During the course of an inbound inquiry, a customer's journey through a business may involve transfers between different communication channels and conversations with multiple customer service representatives.
Multiple information capture
In the traditional contact center approach, the information relating to the journey or "session" is typically built up during stages, such as the processing of a call, participation in a self-service Web application or through interactive voice response (IVR) systems.
Each time a transfer or communication takes place, the contextual information around the customer, their intent, and any data relating to their interaction has to be rebuilt on the agent's workspace before the interaction can progress. All too often, the customer is required to restate information they have already provided.
The main issue with this approach is the considerable time involved in rebuilding the customer context each time within the representative's call-handling application.
Some contact centers will pass on some reference data during a transfer, which can then be used to rebuild contextual information, but this type of solution is costly to build, maintain, and adapt to future demands. Furthermore, such a solution runs the risk of losing much of the important contextual information gathered during a session.
During the planning and implementation of such solutions, design decisions are made around the data types and formats that will be passed between different systems during a transfer, which information should be stored during a session, and how the information should be transferred and then rebuilt during the transfer. These designs are typically implemented in isolation across different systems that are not designed for change and flexibility, leading to higher costs as the solution tries to keep in step with business demand.
Where different self-service channels are available to the customer, the impact of these issues is multiplied when different design decisions, systems, and processes are used to transfer and share information, all of which leads to an inconsistent customer experience and different results for every customer.
A new approach
A modern contact center overcomes these challenges by employing technology that enables the business to define a single interaction that represents a customer's journey through the contact center, with all information maintained across multiple channels and which can be viewed, shared, and transferred to and from multiple participants.
Using such an approach, contextual information about a customer, their intent, and data relating to the interaction is all compiled and maintained within a single interaction. The interaction may have been initiated through a self-service channel such as IVR or Web self-service, but as the customer's session progresses through the organization, moving between channels or requiring collaboration between multiple participants, the context moves along with it.
Process is key
To make this possible, the business processes underpinning the interaction must be channel-aware, enabling them to deliver consistency across multiple channels and seamlessly transfer between them. In addition, this shifts the definition of business processes to being customer-centric, rather than agent-centric.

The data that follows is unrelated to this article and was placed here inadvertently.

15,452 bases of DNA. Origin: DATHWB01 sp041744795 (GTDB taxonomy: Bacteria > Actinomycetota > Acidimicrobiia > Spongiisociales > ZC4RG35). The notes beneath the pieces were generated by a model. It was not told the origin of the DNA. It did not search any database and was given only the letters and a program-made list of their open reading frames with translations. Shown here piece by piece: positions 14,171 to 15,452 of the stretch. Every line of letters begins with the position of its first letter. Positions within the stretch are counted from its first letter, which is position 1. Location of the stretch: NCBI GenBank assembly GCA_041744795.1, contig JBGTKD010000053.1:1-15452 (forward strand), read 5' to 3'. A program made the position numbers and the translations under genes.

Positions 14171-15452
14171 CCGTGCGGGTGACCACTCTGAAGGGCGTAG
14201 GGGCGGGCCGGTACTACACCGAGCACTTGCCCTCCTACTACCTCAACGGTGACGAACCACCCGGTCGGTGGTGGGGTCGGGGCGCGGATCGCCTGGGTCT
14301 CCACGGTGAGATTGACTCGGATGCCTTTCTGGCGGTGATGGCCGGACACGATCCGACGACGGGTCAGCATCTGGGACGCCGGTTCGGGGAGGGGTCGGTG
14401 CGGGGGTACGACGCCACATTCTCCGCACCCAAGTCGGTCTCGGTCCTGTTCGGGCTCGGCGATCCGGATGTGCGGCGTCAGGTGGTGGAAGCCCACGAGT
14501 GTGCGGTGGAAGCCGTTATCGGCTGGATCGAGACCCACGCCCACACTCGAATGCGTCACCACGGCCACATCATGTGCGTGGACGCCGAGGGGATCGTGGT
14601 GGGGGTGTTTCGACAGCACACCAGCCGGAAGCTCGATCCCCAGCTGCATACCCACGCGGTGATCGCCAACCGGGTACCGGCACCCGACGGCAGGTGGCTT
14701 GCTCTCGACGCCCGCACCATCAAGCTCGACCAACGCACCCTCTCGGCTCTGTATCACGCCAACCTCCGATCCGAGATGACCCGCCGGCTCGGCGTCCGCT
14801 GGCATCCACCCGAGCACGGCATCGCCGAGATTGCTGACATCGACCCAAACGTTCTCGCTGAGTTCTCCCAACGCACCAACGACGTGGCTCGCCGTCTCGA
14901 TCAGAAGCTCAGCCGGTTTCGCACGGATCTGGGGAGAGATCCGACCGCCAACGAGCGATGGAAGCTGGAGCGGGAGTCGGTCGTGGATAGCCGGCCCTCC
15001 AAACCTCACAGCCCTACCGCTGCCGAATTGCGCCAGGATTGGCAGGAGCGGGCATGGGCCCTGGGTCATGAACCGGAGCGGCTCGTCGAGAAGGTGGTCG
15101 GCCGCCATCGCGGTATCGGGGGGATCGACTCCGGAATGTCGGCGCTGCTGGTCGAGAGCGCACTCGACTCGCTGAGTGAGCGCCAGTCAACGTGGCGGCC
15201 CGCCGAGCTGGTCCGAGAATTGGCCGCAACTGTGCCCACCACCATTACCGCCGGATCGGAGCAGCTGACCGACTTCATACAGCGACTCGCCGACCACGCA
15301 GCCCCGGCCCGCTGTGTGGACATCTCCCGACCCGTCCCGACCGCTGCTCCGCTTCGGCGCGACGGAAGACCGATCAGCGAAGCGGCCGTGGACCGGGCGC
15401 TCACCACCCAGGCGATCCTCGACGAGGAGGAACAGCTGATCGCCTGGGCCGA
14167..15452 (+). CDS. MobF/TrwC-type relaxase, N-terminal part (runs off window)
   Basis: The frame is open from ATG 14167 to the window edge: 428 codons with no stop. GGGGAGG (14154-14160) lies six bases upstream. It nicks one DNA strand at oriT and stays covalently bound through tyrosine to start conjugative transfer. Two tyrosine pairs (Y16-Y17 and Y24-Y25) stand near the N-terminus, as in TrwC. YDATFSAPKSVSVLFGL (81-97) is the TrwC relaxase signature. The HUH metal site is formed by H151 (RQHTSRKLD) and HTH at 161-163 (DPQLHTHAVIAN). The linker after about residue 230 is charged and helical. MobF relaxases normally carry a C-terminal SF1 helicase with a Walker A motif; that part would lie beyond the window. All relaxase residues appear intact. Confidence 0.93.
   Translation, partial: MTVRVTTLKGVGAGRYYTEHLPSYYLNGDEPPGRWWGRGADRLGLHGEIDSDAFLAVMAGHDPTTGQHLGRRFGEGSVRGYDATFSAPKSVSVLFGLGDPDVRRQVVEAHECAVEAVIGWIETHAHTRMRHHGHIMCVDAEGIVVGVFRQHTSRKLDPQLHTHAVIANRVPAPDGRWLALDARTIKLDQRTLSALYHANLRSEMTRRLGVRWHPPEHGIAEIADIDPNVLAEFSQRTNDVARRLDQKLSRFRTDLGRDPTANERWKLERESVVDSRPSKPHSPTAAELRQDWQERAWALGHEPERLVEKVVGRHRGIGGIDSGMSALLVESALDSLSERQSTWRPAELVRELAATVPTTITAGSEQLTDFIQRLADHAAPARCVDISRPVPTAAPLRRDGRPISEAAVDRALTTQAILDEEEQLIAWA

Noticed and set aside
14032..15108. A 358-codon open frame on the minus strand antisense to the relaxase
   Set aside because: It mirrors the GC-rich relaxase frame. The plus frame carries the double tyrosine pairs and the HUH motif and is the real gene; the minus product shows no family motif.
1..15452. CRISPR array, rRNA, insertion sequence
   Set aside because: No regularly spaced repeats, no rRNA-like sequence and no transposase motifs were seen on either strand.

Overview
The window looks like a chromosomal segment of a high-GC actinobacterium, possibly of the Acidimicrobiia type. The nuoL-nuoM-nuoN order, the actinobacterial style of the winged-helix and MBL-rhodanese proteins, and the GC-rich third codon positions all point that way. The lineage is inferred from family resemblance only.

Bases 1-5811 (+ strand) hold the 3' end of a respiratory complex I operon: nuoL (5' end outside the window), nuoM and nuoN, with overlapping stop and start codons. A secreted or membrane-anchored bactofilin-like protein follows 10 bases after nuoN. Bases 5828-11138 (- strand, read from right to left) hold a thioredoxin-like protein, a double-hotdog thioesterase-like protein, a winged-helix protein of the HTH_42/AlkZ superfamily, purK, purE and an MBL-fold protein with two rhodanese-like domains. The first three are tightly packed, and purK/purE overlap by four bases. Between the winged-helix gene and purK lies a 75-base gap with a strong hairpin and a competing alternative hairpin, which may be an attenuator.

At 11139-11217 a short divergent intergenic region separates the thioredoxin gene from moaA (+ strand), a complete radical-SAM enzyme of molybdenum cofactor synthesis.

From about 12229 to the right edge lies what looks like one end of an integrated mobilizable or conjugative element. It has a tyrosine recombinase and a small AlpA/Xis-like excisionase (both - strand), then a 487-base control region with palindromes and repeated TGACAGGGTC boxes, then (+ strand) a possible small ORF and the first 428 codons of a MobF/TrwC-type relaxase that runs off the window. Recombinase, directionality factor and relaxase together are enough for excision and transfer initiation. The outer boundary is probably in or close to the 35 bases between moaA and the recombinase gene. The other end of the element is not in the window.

For example, a customer has phoned into a credit-card organization and is reviewing the last transactions made on their account using the self-service IVR. This session will follow the same business process, regardless of the channel the customer chose to start the interaction.
The customer notices a discrepancy in their transactions and wishes to be transferred to a representative for further assistance. As the transfer takes place, the agent is immediately provided with all the contextual information that surrounds the session and an accurate history of the interaction steps the customer has taken so far. Importantly, this approach reduces the complexity of designing a mechanism for storing, fetching and rebuilding the interaction context, eliminating the delays suffered by a traditional contact center during such a transfer.
Moreover, enabling a single interaction to be viewed, shared, and transferred sets the modern contact center apart from traditional methods, particularly when multiple participants collaborate to resolve the customer's issue.
In the example above, the customer inquiring about their credit card transactions may see a bank charge against their card that they were not expecting. The agent may need to consult a staff member within the department that raised the charge. This consultation introduces a third participant to the interaction, who is able to collaborate with all the involved parties and is privy to all the required contextual information. The consultation may require the call to be transferred to be resolved but, importantly, it will be resolved on the first contact the customer made with the organization.
Ultimately, businesses that are truly focused on creating a customer-centric environment must look to equip their contact centers with the ability to move customers seamlessly between channels, or risk falling behind in the race for customer service excellence.
About the Author
Peter Morton is lead technical product manager at Sword ciboodle (formerly Graham Technology), a customer interaction software company. Peter works with a cross-section of teams and individuals within ciboodle to plan and deliver a product that reflects the demands of its customers. For more information, please visit www.ciboodle.com.
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